(Reposting from Medium)
In November 2011, I attended a User Research Friday event, which introduced an idea that’s stuck with me since; the concept of trust in user research, specifically the need for a user to trust the researcher. It seems like such a basic thing but it has such a large impact. So why is trust so important for the researcher and user relationship, and how can we gain that trust?
Stories are the goal
The objective of user research is to understand how and why a user interacts with other people, completes a specific task, or makes a particular decision. We go about this with targeted questions, and the best answers are delivered as stories.
Stories provide the extra details; the pieces of the puzzle that illuminate a user’s reasoning and their thought process. The problem is most people will only share stories with people they trust. Strangers don’t get stories; they get short responses. There are a few simple actions we can take to help gain the trust of our users. First, we can learn about our user’s common vocabulary. Secondly, we can start the relationship through observation.
Learn Their Lingo
As designers, we have our own language and vocabulary: wireframes, kerning, specs, etc., and we aren’t the only ones. Financial traders, lawyers, doctors, and about every culture or profession have their own vocabulary for peer communication. Before we engage users in a conversation, we should know the basics of their vocabulary and in what context those terms and symbols are used.
Granted, as designers we are not expected to be experts on our users but spending up-front time learning about them helps in a couple ways. First, by knowing their language we can communicate with them in a more detailed dialogue. Secondly, it conveys that we, as a researcher, want to better understand the meanings and context behind what they have to tell us.
Earlier this year, I participated in usability and user research sessions with physicians and nurse practitioners for an iPad app of an existing electronic medical records system to be used during patient visits. We spent 3 to 4 hours simply following them about their daily routine, and also engaged them in a usability test with a prototype of the app.
In my research with the physicians and nurse practitioners, I didn’t do my homework and learn their common vocabulary. I didn’t look up what internal medicine was nor the other terms I would hear. Because of this my questions were very basic. I’m certain this affected their perception of me and limited the depth of the answers they gave. If I had been able to speak with the physicians and nurse practitioners at a more comprehensive level, then the greater the likelihood they would have opened up and told more detailed stories. This may have resulted in better insights and understanding of their habits within the few hours I was with them.
The Power of Observation
While listening to Eris Strassi’s talk on researching financial traders, I was reminded of my college anthropology classes, specifically how cultural anthropologists would engage in participant observation by living within a society. This allowed them to watch people’s actions and listen to how they communicated. Through their observation of everyday actions, they could begin to understand reasoning and subconscious actions within the society.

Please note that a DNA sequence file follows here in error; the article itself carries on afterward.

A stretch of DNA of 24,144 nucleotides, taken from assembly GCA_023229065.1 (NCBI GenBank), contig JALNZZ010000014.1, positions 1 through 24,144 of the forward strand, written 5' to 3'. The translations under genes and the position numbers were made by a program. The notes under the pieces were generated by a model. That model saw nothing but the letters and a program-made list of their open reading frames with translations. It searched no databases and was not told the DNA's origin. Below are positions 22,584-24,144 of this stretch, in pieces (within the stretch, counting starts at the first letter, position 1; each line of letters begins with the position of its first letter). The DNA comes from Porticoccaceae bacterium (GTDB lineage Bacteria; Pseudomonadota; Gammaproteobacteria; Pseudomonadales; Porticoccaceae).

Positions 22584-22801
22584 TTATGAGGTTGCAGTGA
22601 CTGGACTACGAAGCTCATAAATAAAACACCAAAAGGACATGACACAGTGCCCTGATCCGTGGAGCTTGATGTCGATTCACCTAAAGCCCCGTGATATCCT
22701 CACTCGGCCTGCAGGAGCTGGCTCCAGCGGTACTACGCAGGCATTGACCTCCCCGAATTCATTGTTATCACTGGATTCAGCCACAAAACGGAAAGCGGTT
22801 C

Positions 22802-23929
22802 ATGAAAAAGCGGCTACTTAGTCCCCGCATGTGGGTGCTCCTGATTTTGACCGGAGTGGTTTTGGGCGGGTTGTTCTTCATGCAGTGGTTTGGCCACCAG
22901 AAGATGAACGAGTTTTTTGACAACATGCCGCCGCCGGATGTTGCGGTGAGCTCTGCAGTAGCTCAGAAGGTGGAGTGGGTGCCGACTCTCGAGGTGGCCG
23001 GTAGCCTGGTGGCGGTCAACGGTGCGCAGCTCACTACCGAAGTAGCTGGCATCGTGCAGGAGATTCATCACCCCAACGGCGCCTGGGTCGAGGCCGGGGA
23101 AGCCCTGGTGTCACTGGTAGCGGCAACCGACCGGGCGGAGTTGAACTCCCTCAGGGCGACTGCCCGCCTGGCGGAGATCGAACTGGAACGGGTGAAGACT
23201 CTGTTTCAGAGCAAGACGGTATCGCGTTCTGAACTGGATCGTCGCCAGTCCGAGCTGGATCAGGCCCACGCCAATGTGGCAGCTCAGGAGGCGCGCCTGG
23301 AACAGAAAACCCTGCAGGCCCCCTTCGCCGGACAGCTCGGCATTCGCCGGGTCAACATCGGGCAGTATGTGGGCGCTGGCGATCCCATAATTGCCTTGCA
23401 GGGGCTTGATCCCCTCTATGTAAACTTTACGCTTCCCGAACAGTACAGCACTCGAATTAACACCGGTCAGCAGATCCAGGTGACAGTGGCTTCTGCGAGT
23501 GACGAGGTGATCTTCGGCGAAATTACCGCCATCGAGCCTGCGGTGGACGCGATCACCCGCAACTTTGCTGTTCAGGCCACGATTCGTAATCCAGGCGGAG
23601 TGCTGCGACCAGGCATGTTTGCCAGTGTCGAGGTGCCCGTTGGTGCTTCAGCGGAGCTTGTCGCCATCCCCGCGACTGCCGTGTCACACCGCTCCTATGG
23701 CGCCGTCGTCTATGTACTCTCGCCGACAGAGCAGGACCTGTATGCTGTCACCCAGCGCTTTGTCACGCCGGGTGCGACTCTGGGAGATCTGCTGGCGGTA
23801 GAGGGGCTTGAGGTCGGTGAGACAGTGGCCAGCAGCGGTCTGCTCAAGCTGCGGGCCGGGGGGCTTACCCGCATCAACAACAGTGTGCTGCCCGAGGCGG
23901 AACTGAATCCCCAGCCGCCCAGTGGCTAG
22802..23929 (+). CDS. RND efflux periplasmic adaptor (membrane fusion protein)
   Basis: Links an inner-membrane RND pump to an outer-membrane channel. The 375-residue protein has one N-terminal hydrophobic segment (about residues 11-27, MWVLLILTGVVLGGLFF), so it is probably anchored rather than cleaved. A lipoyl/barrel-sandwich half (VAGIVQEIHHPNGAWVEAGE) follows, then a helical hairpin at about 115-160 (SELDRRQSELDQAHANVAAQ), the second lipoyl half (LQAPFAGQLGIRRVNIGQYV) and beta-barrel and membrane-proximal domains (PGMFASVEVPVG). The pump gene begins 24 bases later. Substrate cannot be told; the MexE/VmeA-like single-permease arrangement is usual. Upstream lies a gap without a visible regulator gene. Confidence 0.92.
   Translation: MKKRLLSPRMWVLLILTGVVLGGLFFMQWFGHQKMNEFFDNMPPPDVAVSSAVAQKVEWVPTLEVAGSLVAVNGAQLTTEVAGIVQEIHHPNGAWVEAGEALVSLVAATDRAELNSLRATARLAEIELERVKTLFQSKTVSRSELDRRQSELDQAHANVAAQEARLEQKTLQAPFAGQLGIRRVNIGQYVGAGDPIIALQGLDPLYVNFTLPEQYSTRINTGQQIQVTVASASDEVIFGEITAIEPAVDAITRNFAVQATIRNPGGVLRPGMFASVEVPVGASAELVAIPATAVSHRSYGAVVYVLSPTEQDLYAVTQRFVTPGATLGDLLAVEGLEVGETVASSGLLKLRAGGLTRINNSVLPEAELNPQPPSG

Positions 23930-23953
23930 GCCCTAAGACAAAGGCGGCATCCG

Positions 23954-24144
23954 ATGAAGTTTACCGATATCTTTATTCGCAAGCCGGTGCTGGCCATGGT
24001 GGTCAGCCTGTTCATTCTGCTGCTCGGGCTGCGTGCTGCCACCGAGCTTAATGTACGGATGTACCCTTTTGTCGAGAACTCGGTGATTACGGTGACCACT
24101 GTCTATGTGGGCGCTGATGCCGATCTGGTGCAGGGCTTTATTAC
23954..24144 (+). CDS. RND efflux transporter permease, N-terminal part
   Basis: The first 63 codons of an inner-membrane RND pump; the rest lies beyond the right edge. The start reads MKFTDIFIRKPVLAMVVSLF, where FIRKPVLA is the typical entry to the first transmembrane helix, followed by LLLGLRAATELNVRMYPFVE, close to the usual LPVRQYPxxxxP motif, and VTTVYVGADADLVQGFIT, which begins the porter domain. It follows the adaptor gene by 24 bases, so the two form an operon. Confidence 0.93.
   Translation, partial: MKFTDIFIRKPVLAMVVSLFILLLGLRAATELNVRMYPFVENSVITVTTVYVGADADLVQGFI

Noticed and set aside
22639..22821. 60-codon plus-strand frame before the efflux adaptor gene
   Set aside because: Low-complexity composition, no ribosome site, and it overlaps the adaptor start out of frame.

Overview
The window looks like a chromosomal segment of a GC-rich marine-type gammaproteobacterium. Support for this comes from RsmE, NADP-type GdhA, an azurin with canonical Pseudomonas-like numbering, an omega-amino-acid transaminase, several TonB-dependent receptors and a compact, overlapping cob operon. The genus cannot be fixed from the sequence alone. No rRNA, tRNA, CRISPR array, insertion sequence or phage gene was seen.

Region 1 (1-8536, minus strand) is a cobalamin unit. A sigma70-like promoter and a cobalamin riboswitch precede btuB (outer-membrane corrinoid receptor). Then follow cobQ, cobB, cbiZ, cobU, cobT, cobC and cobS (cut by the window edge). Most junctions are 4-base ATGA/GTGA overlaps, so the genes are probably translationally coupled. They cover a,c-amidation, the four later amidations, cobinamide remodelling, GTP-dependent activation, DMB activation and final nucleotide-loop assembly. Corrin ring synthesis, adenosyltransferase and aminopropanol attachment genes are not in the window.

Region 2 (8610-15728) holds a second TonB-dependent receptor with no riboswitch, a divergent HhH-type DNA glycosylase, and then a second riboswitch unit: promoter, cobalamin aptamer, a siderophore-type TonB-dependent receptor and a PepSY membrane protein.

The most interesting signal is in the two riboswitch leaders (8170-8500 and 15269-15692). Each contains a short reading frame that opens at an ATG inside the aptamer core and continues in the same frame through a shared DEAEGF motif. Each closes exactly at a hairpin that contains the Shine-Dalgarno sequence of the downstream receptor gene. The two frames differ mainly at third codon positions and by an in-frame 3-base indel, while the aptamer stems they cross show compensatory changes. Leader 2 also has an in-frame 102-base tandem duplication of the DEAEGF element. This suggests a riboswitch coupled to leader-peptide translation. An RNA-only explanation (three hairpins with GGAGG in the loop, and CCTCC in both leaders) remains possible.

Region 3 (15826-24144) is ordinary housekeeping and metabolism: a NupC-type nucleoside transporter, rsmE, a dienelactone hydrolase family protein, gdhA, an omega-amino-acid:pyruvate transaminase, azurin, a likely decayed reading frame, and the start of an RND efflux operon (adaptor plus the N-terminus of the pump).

The researchers weren’t interfering with the people’s daily lives, but they weren’t invisible either. The anthropologist’s presence in the society as an engaged and respectful observer changed the relationship dynamic from strangers to mutual acceptance or even friends. Anthropologist typically spend years observing. Some designers have the luxury of a few months to observe their users, but in most cases even a few hours can be helpful.
During my research with the physicians and nurse practitioners, our protocol order was dependent on the participant’s schedule. Some sessions we engaged in the usability test first and then observed their daily routine and in other session we did the reverse. Reflecting on the research, I noticed that the users were much more forthcoming with their feelings, feedback and stories during the sessions where we observed for a few hours first and then engaged in the usability testing.
By starting our relationship through observation, we began to remove the ‘stranger’ dynamic and show them that we honestly wanted to know more about their work and how we could help them.
As designers and researchers, we have questions about our users actions and intentions, that we want answers to. Our goal is not for short, simple answers but for deep insights into the nuances of their lives and motivations. These kinds of answers are best derived from stories, and user don’t easily share stories with strangers. By observing their actions and learning their vocabulary, we can give our users the comfort and confidence to trust us. The more we learn from these stories, the more valuable services and products we can design.